>> but there was no voter fraud .
>> i feel this is another statement of the obvious. you don't do the kinds of things we saw not just in flori just happened to be states where we saw the highest amount of growth in african-american and the latino populations, a, and, b, many of the laws and many of the rule changes were very much i think as this piece points out targeted to the kinds of things that they know benefit democratic turnout like early voting , voting on sundays, expanding voting hours. that obviously impacts low income people and black and brown people , democratic voters the most. quickly what i would say is overall i think we need a whole new conversation on protecting our constitutional right to vote. it cannot be about do you have the right i.d. or not. it has to be about how do we make sure -- if we're going to make sure everybody gets to boi a gun, let's make sure everybody gets to vote.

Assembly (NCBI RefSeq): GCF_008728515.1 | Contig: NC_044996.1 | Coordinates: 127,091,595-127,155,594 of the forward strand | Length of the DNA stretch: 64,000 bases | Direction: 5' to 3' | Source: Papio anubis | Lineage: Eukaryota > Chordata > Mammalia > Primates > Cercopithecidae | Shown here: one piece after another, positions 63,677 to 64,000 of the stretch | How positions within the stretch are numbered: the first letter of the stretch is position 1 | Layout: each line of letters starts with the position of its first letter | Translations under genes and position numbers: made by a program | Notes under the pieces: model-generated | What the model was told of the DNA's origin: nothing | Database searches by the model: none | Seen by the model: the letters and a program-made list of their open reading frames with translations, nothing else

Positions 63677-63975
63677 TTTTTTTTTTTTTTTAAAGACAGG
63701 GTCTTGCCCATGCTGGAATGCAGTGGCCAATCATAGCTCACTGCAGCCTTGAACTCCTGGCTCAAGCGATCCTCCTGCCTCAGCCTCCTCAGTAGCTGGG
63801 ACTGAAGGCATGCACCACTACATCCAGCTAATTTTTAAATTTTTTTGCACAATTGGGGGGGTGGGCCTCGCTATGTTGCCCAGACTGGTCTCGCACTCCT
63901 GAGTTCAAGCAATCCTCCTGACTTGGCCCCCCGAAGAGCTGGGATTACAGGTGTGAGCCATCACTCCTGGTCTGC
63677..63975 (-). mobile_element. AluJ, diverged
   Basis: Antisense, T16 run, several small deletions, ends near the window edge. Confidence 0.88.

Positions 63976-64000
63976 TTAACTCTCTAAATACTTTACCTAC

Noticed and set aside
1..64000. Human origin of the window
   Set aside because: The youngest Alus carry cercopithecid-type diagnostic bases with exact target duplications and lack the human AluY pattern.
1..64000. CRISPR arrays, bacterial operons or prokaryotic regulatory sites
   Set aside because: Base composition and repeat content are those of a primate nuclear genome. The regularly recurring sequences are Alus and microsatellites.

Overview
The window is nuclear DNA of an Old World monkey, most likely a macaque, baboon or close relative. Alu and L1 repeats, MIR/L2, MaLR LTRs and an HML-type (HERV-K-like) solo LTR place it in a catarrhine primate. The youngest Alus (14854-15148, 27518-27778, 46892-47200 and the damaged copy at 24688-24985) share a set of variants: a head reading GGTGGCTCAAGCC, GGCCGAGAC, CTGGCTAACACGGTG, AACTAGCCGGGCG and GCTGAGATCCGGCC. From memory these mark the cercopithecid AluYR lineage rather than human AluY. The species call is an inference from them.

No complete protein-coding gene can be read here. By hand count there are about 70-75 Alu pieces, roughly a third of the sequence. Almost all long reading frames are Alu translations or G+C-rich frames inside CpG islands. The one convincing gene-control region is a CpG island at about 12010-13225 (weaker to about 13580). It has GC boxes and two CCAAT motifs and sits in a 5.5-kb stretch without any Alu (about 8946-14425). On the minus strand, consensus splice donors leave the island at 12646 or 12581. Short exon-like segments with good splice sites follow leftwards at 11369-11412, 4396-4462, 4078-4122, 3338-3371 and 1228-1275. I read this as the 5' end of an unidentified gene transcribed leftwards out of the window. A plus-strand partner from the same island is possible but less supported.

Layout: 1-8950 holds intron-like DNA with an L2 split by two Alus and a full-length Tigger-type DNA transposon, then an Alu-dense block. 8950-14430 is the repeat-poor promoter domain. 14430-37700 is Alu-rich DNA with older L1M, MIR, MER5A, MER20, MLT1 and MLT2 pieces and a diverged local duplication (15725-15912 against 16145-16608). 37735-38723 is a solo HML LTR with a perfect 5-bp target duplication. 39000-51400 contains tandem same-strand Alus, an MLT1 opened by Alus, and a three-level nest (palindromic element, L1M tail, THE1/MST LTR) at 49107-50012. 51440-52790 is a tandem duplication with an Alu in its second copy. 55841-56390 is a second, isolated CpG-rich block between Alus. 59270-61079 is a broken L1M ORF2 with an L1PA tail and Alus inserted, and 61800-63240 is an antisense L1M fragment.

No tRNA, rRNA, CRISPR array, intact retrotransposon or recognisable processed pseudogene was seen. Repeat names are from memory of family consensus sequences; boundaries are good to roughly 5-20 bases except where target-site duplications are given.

>> ari, to that point the president won florida so what's the problem?
>> that is the way, unfortunately, the way a lot of she's issues play out. throughout american history democracy here has not only been about who to vote for, it's been about who gets to vote. this is an important turning point. i'm a lawyer and i can tell you, three a lot of bad things that are legal. it's bad to lie. it's not illegal. it's bad to commit adultery but it's usually not illegal. it's bad to make it hard to vote, but that is allowed. what is not allowed under the supreme court precedent from 2009 is to make it hard to vote for the purposes of winning an election or discriminating on the basis of race. those are the two big red lines or obvious reasons. so when people say, well, maybe voter fraud is not a big deal and it's going to be a little harder, the supreme court , whether you like it or not, basically said that is allowed. but when you go in and you say this was to help a political party win or worse, as the article that i'm so glad you're highlighting reports, you have republicans basically conceding this was also to disenfranchise people on the basis of their skin color , that's unconstitution even under a conservative precedent in the supreme court .
>> and it's criminal. ari melber, karen finney, and professor michael eric die sorn. stay with us.